Human Monocytes - CD14, CD16 - Ziegler-Heitbrock

Contact

Weight loss achieved using an energy restriction diet with normal or higher dietary protein decreased the number of CD14++CD16+ proinflammatory monocytes and plasma lipids and lipoproteins in middle-aged, overweight, and obese adults.

Abstract

Monocytes are involved in immune responses, and specific monocyte subpopulations (MS) that express intermediate to high levels of CD16 are associated with obesity and cardiovascular events. Consuming high protein (HP) when dieting improves body composition and cardiometabolic health outcomes, but whether HP affects MS during weight loss remains unknown. We assessed the effect of HP on energy restriction (ER)-induced changes in MS in overweight and obese adults. The relations between MS and plasma lipids and lipoproteins were also examined. We hypothesized that, independent of protein intake, ER-induced weight loss would decrease the numbers of MS and that MS and plasma lipids and lipoproteins would be related. Thirty-two adults (age 52 ± 1 years, body mass index 31.3 ± 0.5 kg/m2, means ± S.E.) consumed either a normal protein (n=18) or HP (n=14) (0.8 vs 1.5 g•kg-1•d-1 protein) ER diet (750-kcal/d [3138-kJ/d] deficit) for 16 weeks. The HP diet included 0.7 g•kg-1•d-1 of milk protein isolate. Fasting plasma lipids, lipoproteins, and the numbers of MS were analyzed. Over time, independent of protein intake, CD14++CD16+ cell number decreased, whereas CD14dimCD16++, CD14+CD16+, and CD14+CD16- cell numbers remained unchanged. CD14dimCD16++ cell number was negatively associated with total cholesterol (TC) and triglyceride, while CD14++CD16+ cell number was positively associated with TC, low-density lipoprotein cholesterol (LDL), TC to high-density lipoprotein cholesterol (HDL) ratio, and LDL to HDL ratio. Weight loss achieved while consuming an ER diet with either normal or high protein may improve immunity by partially decreasing proinflammatory monocytes. Associations between MS and plasma lipids and lipoproteins are confirmed in overweight and obese adults.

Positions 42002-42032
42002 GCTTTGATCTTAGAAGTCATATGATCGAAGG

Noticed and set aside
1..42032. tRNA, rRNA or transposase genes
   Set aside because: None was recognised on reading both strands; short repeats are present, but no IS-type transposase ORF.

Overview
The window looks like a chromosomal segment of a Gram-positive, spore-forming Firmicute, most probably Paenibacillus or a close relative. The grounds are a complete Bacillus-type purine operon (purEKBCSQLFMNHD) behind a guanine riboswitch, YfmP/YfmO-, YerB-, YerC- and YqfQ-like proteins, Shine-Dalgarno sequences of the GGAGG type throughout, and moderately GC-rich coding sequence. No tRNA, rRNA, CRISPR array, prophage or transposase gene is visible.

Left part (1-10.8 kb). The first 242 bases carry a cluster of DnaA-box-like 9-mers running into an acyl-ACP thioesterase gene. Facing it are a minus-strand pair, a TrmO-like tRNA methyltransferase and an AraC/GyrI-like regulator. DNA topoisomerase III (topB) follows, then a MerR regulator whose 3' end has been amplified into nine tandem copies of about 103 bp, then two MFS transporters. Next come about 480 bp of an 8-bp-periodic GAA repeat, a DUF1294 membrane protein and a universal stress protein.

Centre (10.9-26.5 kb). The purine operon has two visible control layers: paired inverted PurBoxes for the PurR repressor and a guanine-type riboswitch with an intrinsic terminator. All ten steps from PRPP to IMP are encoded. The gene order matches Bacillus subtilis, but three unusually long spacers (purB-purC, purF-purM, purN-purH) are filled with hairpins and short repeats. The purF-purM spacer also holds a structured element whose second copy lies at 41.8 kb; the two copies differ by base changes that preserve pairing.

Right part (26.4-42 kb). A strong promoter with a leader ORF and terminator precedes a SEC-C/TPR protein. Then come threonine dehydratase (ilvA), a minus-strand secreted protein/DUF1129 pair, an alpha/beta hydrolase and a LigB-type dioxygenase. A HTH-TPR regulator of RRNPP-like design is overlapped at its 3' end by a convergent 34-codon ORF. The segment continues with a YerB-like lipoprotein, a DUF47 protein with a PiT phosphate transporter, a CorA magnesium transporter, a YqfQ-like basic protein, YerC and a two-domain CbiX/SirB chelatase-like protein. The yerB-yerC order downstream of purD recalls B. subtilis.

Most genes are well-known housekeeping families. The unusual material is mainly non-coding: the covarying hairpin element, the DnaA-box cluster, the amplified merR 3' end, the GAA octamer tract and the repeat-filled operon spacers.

Authors: Kim JE, Lin G, Zhou J, Mund JA, Case J, Campbell WW.
Journal: Nutr Res. 2017 Apr;40:75-84.
Year: 2017
PubMed: Find in PubMed